By Alister Doyle, Environment Correspondent
OSLO (Reuters) - The world must invent new ways to protect people driven from their homes by climate change without copying safeguards for those uprooted by wars or persecution, the head of the U.N. refugee agency said on Monday.
"There is a protection gap in the international system that needs to be addressed," United Nations High Commissioner for Refugees Antonio Guterres told Reuters during a conference in Oslo on climate change and displaced people.
Guterres said that people moving to escape the impacts of floods, droughts or storms needed different types of support from that enshrined in a 1951 U.N. refugee convention for victims of conflicts or political oppression.
"We must now reconsider our approach" to help people uprooted by global warming, he said in a speech, adding that he considered environmental degradation and climate change to be "the defining challenge of our times."
People in rural areas of Africa whose crops failed, for instance, were likely to move to a city in their home country rather than cross a border to seek shelter in a refugee camp run by the UNHCR.
For people staying in the same country "it makes no sense" to set up camps with separate medical and water services, Guterres said. More appropriate would be local plans to cope with an influx to urban areas.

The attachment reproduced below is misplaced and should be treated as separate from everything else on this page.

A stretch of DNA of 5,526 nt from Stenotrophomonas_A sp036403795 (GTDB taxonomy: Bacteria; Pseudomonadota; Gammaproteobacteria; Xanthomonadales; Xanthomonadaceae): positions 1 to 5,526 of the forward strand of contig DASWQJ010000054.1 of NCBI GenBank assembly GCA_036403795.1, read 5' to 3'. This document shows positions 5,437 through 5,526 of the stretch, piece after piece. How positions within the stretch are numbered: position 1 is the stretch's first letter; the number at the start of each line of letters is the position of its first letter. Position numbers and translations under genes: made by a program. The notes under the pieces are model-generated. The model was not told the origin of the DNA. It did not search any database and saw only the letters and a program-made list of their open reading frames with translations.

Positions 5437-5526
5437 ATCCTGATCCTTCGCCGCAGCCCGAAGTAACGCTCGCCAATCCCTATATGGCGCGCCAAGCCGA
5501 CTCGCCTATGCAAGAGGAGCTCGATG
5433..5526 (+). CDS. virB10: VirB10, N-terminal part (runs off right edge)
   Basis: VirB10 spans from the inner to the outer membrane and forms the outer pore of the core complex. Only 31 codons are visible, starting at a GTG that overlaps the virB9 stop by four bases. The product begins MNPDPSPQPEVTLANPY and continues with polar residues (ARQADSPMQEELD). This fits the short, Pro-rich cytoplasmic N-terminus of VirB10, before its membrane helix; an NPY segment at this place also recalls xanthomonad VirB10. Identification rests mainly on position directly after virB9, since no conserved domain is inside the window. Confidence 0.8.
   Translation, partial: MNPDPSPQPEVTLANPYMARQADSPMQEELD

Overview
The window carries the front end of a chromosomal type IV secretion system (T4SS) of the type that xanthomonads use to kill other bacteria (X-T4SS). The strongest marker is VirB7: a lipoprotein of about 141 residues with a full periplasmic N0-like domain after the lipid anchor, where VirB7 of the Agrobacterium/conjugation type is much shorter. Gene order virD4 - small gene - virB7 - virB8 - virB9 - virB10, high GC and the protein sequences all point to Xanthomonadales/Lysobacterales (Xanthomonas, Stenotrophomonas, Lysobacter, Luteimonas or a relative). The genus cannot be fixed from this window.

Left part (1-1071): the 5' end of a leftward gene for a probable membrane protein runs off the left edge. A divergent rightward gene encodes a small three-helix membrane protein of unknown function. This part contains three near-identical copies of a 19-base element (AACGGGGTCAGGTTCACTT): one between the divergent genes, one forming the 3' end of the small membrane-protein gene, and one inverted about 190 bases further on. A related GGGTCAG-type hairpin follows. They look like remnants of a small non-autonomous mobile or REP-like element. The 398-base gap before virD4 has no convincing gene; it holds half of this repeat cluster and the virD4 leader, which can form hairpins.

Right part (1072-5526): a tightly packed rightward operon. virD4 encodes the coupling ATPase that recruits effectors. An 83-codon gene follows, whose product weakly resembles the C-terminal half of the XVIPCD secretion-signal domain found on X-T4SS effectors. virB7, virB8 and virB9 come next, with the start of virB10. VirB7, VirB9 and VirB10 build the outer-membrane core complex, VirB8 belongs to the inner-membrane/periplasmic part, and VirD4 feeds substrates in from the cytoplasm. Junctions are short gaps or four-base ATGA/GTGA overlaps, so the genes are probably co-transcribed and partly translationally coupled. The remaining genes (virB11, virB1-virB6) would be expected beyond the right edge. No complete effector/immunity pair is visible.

"Primary responsibility for the protection and well-being of affected populations will ... rest with the states concerned," he said.
Durations can differ with the two kinds of displacements, as those who flee natural disasters like floods may be able to return quickly -- an option rarely available to other refugees.
Guterres urged a "massive program of support" for nations most affected by natural disasters, both related to global warming stoked by human burning of fossil fuels and to natural hazards such as earthquakes or tsunamis.
The UNHCR had "refused to embrace the new terminology of 'climate refugees' or 'environmental refugees', fearing that this would complicate and confuse the organization's efforts to protect the victims of persecution and armed conflict," he said.
He suggested a "global guiding framework" to set standards for the temporary protection and treatment of people driven across borders by climate change and natural disasters.
In 2010, 42 million people were forced from their homes by natural disasters, led by storms and floods in China and Pakistan, according to a report by the Norwegian Refugee Council's Geneva-based Internal Displacement Monitoring Center.
The number, almost equivalent to the population of Spain, compared with 17 million in 2009 and 36 million in 2008 when monitoring began. It focused on sudden disasters, from hurricanes to volcanic eruptions, and excluded slow-moving events such as droughts.
It did not try to work out if global warming was a factor over the three years but said that climate change was likely to raise the numbers this century.
Norwegian Foreign Minister Jonas Gahr Stoere said climate change was amplifying the impact of calamities.
"Natural disasters are becoming more disastrous. Livelihoods are eroding faster. Larger numbers of people are being forced to move," he said in a speech.
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